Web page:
MJ: Well said.

RB: We grow tall and strong and flourish when we use our personal and internal resources: our emotions, our appreciation, and our intellect, and creativity.

MJ: How do people in other cultures express gratitude?

 RB:  In most of Asia, especially India, there is a gesture of clasping your hands together when you meet somebody. (In the West it is like a prayer gesture.) It’s so ubiquitous nearly everybody does it, especially those living a more traditional lifestyle. The gesture is inherently humble, usually accompanied by a bow. It doesn’t matter if you grew up with it or not, you feel that the person greeting you is somehow saying: I appreciate you being here, thank you. It’s such a fundamental thing they have incorporated into every single day. It reminds me how our cultures can either stimulate or help atrophy our natural tendency towards gratitude. In a culture where the greeting is an act of humbleness, something really beautiful results. It feels much less ego-driven, competitive, cynical in nature than the greeting many of us are taught — to give a strong handshake. The strong handshake is supposed to assert your strength and your power, not your humbleness and your appreciation.

MJ: I love that – deliberate, compassionate, nonverbal communication.

RB:  There is something very true in that. In other cultures, again like India, they have shrines within people’s homes and in public places.  Usually the shrines are religious in nature and in the Indian philosophy remind us that we are part of a series of cycles of life, death, and rebirth. Whatever the nuance of the shrine, in general it says: we are pieces in a huge tapestry that is life. That reminder is different than one we sometimes get : if you make a lot of money you are more important than the person who makes less money, or if you have a fancier car you are doing better and maybe (are) even a better person than someone who hasn’t been financially successful. We get these messages from cultures all the time.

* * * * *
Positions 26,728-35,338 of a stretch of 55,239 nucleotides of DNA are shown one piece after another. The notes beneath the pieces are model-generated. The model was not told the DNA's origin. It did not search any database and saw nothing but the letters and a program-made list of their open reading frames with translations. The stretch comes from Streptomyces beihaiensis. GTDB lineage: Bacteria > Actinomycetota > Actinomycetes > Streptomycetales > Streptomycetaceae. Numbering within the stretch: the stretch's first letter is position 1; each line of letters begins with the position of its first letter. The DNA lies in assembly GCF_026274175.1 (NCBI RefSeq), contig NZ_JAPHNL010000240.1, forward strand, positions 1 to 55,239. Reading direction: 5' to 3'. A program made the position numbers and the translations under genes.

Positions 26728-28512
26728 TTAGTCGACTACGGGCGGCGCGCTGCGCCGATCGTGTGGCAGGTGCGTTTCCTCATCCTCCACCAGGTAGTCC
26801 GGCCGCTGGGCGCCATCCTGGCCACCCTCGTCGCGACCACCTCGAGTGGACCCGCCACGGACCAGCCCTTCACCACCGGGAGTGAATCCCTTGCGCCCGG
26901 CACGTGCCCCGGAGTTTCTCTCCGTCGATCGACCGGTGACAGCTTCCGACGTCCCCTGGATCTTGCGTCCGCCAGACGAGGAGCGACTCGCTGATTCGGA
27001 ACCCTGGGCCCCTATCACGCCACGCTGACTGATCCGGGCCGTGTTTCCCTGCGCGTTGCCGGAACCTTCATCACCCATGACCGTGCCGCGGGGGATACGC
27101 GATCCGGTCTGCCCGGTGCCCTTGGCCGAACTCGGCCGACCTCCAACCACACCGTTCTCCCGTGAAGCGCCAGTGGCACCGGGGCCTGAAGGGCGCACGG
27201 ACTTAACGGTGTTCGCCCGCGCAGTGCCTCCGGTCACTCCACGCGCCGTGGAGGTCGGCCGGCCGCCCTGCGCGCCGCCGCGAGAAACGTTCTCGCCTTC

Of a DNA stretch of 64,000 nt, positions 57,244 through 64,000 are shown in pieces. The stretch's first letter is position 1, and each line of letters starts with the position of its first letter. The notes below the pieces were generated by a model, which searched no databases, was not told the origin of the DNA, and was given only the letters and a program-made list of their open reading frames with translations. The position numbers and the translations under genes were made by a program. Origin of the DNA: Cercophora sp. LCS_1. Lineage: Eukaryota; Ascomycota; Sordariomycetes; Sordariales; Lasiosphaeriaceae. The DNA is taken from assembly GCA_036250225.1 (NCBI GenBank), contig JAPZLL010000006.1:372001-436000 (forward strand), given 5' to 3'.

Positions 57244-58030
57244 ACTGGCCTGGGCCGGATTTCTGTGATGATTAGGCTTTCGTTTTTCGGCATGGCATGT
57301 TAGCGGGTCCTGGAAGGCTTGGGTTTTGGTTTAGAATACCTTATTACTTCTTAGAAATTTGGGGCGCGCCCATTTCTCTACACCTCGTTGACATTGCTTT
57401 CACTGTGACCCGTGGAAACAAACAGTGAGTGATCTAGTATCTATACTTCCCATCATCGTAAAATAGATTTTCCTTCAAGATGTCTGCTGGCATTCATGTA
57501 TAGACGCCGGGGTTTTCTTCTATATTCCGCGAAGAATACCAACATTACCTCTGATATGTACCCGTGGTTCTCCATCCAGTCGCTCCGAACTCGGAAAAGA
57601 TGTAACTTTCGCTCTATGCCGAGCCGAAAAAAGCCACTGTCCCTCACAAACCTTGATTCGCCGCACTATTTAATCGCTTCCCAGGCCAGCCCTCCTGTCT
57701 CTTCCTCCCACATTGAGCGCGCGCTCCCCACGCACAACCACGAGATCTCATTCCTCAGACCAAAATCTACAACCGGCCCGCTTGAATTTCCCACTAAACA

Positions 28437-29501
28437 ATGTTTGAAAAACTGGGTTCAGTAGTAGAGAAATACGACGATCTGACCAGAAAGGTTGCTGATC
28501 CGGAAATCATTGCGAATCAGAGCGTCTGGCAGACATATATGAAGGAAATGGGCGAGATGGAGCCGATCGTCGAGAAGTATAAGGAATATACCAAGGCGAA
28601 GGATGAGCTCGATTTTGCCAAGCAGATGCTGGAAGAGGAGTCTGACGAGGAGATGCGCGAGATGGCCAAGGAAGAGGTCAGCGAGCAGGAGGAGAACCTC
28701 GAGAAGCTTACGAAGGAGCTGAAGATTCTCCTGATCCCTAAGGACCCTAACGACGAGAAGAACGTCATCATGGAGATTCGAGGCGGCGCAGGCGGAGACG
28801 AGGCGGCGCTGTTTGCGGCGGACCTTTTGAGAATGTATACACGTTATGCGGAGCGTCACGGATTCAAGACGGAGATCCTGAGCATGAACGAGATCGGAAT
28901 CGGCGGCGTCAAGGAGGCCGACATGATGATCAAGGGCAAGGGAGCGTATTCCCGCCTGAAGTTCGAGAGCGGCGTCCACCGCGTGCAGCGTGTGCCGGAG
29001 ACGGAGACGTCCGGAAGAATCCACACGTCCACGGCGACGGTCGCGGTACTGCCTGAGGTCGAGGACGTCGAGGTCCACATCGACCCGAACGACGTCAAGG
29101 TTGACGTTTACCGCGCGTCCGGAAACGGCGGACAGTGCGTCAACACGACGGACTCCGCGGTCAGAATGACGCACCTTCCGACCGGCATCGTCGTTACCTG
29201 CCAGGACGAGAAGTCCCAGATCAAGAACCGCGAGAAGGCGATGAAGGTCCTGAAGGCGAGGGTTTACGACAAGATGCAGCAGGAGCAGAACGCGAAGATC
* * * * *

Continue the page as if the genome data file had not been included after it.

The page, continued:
A man in our movie comes to mind: the rickshaw driver named, Manoj. Compared to 99% of Americans, he has relatively nothing materially. Water often trickles from a hole in his hut where he lives with two generations of family. Yet the appreciation he feels just for being able to see his children’s faces when he returns from a grueling day at work is what gives him the sense of purpose and meaning that he needs to sustain himself.

MJ:  He’s not faking it. Love is all over his face.

RB: Exactly. And he’s not uncommon. It’s not to say that people who are suffering are happy, that’s not at all true. What it means is the physical struggle doesn’t influence our wellbeing as much as we think.

MJ: Right. And you have seen that first hand in many places around the world.

RB: Absolutely.

For information about HAPPY (and corresponding educational materials) go to: www.thehappymovie.com